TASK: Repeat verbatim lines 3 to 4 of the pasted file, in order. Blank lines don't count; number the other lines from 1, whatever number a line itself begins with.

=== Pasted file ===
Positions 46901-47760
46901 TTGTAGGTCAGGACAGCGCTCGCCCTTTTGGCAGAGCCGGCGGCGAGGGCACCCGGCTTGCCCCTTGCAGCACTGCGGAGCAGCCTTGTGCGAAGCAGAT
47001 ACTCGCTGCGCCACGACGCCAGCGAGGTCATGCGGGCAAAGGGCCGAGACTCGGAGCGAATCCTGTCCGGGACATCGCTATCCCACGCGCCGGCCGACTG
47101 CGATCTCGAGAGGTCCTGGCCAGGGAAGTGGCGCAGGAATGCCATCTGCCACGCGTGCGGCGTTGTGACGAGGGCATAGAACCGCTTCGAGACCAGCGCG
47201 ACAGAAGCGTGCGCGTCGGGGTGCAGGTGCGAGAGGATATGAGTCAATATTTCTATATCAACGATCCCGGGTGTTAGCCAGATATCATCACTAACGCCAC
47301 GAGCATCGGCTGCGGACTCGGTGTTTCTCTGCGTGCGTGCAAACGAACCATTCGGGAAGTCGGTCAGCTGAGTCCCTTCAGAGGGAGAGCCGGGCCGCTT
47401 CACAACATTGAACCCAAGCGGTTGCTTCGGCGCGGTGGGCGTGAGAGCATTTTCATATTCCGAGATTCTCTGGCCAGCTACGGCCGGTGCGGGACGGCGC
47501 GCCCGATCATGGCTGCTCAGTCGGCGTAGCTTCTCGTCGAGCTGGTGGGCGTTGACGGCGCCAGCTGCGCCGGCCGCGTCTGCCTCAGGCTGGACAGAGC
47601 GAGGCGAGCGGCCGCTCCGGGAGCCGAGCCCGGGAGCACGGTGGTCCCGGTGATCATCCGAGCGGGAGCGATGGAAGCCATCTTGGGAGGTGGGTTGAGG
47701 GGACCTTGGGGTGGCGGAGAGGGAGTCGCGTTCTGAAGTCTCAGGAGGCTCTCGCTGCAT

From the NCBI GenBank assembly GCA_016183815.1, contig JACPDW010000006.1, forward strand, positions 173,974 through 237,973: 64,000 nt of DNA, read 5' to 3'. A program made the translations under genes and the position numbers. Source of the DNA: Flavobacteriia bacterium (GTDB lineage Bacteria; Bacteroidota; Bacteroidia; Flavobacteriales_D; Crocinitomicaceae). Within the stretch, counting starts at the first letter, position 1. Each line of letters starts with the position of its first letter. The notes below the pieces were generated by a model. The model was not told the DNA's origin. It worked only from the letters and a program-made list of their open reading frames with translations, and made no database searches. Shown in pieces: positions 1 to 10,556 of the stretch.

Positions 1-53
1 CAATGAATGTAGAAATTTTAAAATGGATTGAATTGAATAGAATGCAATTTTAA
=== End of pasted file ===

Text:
47001 ACTCGCTGCGCCACGACGCCAGCGAGGTCATGCGGGCAAAGGGCCGAGACTCGGAGCGAATCCTGTCCGGGACATCGCTATCCCACGCGCCGGCCGACTG
47101 CGATCTCGAGAGGTCCTGGCCAGGGAAGTGGCGCAGGAATGCCATCTGCCACGCGTGCGGCGTTGTGACGAGGGCATAGAACCGCTTCGAGACCAGCGCG